There is every indication that climate change is getting away from us.
The recent shelving of the Carbon Pollution Reduction Scheme in Australia shows how even in an advanced democracy, where there is widespread concern about climate change, the political will to take even the most modest of steps can be found seriously (and dangerously) wanting.
As temperatures rise, and irreversible positive feedback processes (such as the melting of the Greenland ice cap) are set in motion, attention will shift to what engineering solutions might be deployed to turn the Earth's thermostat down a few notches to make the place comfortable for a thriving human civilisation once again.
In fact there are already schemes afoot to engineer the Earth's climate, such as by placing many thousands of tonnes of sulphur and sulphur compounds in the upper atmosphere, in much the same way as volcanic eruptions can do.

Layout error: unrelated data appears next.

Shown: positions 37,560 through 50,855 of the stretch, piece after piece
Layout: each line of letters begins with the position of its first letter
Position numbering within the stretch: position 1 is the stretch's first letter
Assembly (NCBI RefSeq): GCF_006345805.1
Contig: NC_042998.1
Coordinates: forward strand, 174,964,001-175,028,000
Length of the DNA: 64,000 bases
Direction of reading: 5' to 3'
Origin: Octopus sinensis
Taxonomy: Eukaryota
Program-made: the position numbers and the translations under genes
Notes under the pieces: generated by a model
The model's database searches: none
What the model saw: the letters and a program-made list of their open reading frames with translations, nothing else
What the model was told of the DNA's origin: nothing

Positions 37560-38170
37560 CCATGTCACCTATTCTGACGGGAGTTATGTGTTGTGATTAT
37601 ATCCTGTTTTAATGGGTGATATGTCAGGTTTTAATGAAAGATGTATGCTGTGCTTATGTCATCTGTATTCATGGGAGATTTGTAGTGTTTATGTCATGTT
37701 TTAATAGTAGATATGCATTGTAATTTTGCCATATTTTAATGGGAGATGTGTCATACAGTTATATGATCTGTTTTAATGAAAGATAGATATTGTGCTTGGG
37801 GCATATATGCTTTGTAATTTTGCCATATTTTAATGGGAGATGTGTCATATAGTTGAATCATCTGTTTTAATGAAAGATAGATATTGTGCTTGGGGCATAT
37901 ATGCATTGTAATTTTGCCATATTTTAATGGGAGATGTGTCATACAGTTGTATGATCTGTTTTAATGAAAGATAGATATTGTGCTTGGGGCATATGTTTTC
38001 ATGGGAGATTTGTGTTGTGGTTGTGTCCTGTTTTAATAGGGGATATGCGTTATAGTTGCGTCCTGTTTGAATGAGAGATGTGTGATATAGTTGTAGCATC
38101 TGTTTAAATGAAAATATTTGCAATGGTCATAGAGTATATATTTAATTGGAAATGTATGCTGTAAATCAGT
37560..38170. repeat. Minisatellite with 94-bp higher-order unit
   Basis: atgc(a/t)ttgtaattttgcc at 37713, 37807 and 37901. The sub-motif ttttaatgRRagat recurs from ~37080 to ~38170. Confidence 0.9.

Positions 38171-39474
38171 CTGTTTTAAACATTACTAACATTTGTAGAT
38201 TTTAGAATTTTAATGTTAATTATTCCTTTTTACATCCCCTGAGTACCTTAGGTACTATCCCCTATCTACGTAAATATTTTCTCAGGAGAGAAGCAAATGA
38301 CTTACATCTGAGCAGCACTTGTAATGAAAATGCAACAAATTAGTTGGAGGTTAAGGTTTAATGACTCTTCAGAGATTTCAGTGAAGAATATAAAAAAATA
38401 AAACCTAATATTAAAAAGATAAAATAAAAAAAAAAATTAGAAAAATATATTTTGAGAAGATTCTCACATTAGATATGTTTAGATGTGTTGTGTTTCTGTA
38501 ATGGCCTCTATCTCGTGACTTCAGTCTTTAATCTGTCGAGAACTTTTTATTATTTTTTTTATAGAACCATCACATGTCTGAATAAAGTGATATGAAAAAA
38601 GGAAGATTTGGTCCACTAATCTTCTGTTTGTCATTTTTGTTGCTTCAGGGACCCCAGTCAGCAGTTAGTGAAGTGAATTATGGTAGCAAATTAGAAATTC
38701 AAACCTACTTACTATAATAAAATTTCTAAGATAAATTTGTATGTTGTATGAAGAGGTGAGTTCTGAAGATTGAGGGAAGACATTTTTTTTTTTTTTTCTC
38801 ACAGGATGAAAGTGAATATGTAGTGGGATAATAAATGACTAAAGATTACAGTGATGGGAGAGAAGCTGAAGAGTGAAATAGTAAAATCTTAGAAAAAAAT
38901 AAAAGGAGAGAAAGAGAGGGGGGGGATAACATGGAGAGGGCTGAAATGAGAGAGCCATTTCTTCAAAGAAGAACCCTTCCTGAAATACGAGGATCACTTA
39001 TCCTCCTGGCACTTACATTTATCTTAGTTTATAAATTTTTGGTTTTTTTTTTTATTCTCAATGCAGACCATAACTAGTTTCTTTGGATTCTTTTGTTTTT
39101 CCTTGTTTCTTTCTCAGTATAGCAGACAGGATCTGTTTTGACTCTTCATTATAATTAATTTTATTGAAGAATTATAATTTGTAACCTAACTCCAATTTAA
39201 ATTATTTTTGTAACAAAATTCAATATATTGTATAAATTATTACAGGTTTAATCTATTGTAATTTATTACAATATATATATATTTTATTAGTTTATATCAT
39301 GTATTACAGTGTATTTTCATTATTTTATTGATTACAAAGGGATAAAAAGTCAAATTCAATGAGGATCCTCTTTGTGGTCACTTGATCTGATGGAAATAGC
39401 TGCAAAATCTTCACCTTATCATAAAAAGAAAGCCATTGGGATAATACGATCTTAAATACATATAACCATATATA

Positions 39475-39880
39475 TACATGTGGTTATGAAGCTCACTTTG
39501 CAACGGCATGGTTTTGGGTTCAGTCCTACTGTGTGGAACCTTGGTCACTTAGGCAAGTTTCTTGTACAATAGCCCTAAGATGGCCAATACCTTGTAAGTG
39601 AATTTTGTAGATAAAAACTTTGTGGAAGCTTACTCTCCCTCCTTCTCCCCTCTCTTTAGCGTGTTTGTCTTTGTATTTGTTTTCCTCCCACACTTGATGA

In an excellent new essay, that develops themes from his recent book Requiem for a Species, Clive Hamilton explores the strange politics of geoengineering:
Hamilton reveals the rather odd cast of characters working behind the scenes with financial support from Bill Gates and others on quite fantastical schemes, all based on the arrogant assumption that humankind's total domination of the global climate system is possible, let alone desirable.
The essay also makes clear the urgent need for an international legal framework to control potentially devastating experiments with the Earth's climate, an issue that is only just starting to attract attention in the literature (see, for instance, http://papers.ssrn.com/sol3/papers.cfm?abstract_id=1334625).